The Marconi Prize is the most prestigious Information and Communication Technology (ICT) prize in the world. It can be compared to the Nobel Prize in that it has been awarded only to the most famous scientists.
The Marconi Prize was founded in 1974 by the Marconi International Fellowship Foundation (now The Marconi Society), which was created by Gioia Marconi, the scientist’s daughter, with the aim of keeping the spirit of Guglielmo Marconi alive. Marconi was a scientist, inventor and entrepreneur and his determination that scientific discoveries had to be put at the service of mankind was tireless. The Marconi Society is currently based at the Columbia University in New York.
The prize award amounts to $ 100.000 and is conferred every year to scientists who have particularly distinguished themselves in the development of communications with their scientific discoveries or by creating new technological applications.
Over the years the prize has been awarded to scientists of the calibre of Larry Page and Sergey Brin (Google inventors), Tim Berners-Lee (the father of the World Wide Web), Federico Faggin (for his research on semiconductors), Leonard Kleinrock (the creator of ARPANET, the first worldwide information network), Charles Kuen Kao (2009 Nobel Prize for Physics winner) and many others.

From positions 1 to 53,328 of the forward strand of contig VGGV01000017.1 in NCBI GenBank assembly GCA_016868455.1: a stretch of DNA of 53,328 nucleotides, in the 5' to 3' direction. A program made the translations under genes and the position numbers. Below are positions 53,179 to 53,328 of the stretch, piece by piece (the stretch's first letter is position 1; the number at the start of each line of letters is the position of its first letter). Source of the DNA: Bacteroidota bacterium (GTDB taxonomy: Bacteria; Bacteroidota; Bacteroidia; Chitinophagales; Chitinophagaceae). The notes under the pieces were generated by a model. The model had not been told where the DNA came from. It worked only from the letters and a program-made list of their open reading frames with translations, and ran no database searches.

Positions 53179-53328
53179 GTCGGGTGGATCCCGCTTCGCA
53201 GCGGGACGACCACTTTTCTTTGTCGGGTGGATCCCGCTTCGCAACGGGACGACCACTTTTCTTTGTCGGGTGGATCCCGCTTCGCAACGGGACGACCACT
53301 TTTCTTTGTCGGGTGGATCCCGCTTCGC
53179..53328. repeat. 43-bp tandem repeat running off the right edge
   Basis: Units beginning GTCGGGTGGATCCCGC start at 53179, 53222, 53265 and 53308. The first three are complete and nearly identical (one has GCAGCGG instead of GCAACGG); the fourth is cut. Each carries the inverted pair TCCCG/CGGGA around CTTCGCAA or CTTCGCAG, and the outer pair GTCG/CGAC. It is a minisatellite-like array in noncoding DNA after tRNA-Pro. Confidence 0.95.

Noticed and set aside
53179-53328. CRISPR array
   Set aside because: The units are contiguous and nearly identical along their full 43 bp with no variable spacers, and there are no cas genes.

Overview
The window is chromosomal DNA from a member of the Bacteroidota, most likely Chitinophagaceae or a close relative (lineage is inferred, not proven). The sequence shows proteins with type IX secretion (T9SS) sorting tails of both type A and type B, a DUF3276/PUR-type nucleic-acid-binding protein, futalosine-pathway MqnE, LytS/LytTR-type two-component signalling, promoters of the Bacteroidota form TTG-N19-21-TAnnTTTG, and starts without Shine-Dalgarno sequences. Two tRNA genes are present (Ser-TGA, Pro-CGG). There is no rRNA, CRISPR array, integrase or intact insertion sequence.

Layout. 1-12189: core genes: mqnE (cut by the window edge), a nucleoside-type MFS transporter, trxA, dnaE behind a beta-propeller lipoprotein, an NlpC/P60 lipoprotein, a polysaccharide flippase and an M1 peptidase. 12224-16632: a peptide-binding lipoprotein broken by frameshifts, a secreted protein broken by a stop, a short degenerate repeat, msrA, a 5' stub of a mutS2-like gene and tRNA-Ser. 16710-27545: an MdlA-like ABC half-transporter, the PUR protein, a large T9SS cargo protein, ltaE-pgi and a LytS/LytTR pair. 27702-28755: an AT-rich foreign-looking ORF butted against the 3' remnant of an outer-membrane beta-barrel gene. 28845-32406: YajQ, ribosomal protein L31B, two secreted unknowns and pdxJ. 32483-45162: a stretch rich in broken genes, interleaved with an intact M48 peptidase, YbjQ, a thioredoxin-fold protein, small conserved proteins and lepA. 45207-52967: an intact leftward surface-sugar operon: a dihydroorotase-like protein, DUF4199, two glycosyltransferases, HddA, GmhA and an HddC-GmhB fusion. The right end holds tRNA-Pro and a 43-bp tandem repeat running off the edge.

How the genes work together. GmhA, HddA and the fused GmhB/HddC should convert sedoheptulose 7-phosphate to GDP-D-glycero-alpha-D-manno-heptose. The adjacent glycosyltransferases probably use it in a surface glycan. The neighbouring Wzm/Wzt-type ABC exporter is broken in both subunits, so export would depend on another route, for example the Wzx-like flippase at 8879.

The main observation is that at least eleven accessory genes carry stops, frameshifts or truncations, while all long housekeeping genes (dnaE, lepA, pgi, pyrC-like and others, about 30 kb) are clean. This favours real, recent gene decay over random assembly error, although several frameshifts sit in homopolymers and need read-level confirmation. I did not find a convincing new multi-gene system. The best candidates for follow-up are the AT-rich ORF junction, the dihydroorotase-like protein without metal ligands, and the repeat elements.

The Marconi Society operates with a Selection Advisory Committee which evaluates candidates and submits the most important proposals to the Board of Directors which makes the final selection.
The Marconi Prize 2009 edition was held in Bologna, organised by Marconi Society and Marconi Foundation with the contribution of Fondazione Cassa di Risparmio in Bologna and in collaboration with Federazione Nazionale dei Cavalieri del Lavoro and with Unindustria Bologna.